Also, make sure that they have plenty of oyster shells or crushed egg shells and grit in addition to good quality layer feed. Make it as easy for them as you can. You don’t have to spend a fortune, but you do want to make sure they have what they need.

One tip – if your hens get fat, they may quit laying, so keep an eye out for that too.

Decrease Stress in Your Hens

We all know that hens can be a bit scattered and that they like things a certain way.

Summer is hot and it’s a time when the kids, along with the neighbor kids, are outside playing, we may be doing more outside such as mowing the grass, barbequing, or just enjoying summer, and then of course it’s hot. All of this amounts to a ton of stress for your hens.

And what happens when hens get stressed? That’s right – they take it out on us by withholding our deviled eggs. Therefore, we need to make sure that we remove as many stressors as possible. Make sure their water is cool, try to keep the noise down in the yard, or at least keep them fenced off from it and give them a place to go (probably the coop) to relax.

Refreshing Treats and Scratch

Summer is a time for delicious salads, juicy melons, and barbeques. Don’t leave the girls out! Throw them the leftovers – there’s very little that humans eat that chickens can’t. For some reason, people are often surprised that we throw the steak and burger scraps to them, but they do love meat, and will often choose it first.

And then there are the fruits and veggies – cucumbers and watermelon are two good ones, but leave them whole to keep the water in longer. Oh, and you can always freeze the scratch, too. Clean out your freezer. That frozen bag of green beans that’s been in there forever? They’ll love it!

Choose the Right Breed

There are several breeds of chicken that are particularly suited to hot weather, and to cold for that matter, so do the research on your area when you decide to raise chickens.

It’s natural for a chicken to lay in the spring and summer because that’s when they’re naturally reproducing, so until you get to late summer, Mother Nature is working in your favor. Still, summer does present numerous unique challenges for hens that aren’t just free-range laying in the wild. That’s why it’s so important to take the steps necessary to the ladies happy!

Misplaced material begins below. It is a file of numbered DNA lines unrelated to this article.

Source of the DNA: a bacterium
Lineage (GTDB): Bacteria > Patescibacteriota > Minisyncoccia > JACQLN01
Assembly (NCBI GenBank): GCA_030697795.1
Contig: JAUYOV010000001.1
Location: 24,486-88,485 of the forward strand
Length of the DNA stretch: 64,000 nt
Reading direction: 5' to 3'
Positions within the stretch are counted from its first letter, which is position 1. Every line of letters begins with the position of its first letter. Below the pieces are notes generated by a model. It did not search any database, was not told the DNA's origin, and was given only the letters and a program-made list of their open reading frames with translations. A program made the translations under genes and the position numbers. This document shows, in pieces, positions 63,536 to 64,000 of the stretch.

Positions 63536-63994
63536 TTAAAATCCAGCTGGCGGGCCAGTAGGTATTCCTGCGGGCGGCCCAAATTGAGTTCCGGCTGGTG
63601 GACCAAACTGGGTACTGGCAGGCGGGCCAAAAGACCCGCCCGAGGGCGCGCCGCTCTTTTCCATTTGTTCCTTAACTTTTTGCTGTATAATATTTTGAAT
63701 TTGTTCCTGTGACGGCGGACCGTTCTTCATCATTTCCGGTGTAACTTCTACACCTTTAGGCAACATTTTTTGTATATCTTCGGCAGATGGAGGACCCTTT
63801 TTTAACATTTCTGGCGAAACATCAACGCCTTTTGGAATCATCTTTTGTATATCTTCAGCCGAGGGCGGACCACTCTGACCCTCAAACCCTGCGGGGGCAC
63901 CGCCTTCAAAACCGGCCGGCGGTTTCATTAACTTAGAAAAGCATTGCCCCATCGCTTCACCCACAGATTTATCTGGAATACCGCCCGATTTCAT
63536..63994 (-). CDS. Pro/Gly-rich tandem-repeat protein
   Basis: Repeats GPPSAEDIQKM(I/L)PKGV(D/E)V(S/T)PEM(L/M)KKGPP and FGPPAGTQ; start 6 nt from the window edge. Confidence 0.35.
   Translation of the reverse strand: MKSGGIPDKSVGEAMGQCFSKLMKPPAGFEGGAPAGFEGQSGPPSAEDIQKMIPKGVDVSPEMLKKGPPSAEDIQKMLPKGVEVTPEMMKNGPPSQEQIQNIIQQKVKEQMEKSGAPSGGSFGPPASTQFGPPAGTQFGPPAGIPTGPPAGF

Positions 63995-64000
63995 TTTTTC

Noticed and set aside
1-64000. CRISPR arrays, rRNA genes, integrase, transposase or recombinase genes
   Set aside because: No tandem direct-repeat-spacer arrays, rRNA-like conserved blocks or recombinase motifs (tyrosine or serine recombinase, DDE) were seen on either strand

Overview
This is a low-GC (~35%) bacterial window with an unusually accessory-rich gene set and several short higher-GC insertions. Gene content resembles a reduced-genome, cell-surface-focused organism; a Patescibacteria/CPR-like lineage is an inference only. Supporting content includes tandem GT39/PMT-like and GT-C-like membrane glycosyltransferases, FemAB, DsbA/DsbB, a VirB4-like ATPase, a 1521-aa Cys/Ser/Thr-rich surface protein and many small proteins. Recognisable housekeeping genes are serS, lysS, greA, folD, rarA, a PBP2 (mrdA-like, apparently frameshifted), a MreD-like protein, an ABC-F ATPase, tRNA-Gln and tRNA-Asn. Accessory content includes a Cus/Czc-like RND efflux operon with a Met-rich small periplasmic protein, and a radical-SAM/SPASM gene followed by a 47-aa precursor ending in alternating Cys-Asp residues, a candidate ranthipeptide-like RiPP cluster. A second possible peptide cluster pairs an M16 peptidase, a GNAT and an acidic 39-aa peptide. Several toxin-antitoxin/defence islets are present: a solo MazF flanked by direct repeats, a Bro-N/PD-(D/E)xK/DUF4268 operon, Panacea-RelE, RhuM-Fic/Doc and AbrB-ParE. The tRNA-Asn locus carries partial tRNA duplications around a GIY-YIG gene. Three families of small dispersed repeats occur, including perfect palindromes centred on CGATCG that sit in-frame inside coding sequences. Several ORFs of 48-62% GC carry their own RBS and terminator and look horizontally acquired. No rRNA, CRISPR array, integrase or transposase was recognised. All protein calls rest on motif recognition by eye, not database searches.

Raising chickens is one simple way to provide the best, nutritious foods that will not only keep you healthy, but make your body strong and virtually bullet-proof against diseases or the toxic food that’s being shoved down our throats. Take the chance to grow your own food instead of spending hundreds of dollars at the grocery store!


If you have any hints or tips to help hens lay in the summer, share it with us in the comments section below.

This article has been written by Theresa Crouse for Survivopedia.

Written by

Theresa Crouse is a full-time writer currently living in central Florida. She was born and raised in the hills of West Virginia, where she learned to farm, hunt, fish, and live off the land from an early age. She prefers to live off the grid as much as possible and does her best to follow the “leave nothing behind but footprints” philosophy. For fun, she enjoys shooting, kayaking, tinkering on her car and motorcycle, and just about anything else that involves water, going fast, or the outdoors.

Latest comments
  • We fill old pop bottles with water and freeze them, these are then scattered around the garden and the hens love laying next to them to keep cool, same goes for our rabbits. As one defrosts just rotate with another from the freezer works a treat.

  • Thanks to Theresa C. For some good advice put in a way we can all understand.
    Clint D. Owen

  • Theresa, you always write Good Articles. I think you out-did yourself here. Chickens in the summer : Essentials – Clean, Cool Water, Plenty of Shade, plenty of “Dust-bath” areas, and lower calorie food – They will do just fine.

  • Theresa, this has very little to do with chickens, rabbits etc., but it is an important thing you can do when the electricity is off due to storms, accidents and other factors. Save and refill your gallon milk cartons with water. Place them in the freezer. They will keep your food protected for a couple of days. This also works in the refrigerator. You can use 1/2 gallon plastic jugs in the same spaces. An added bonus is as they defrost, you have COLD drinking water.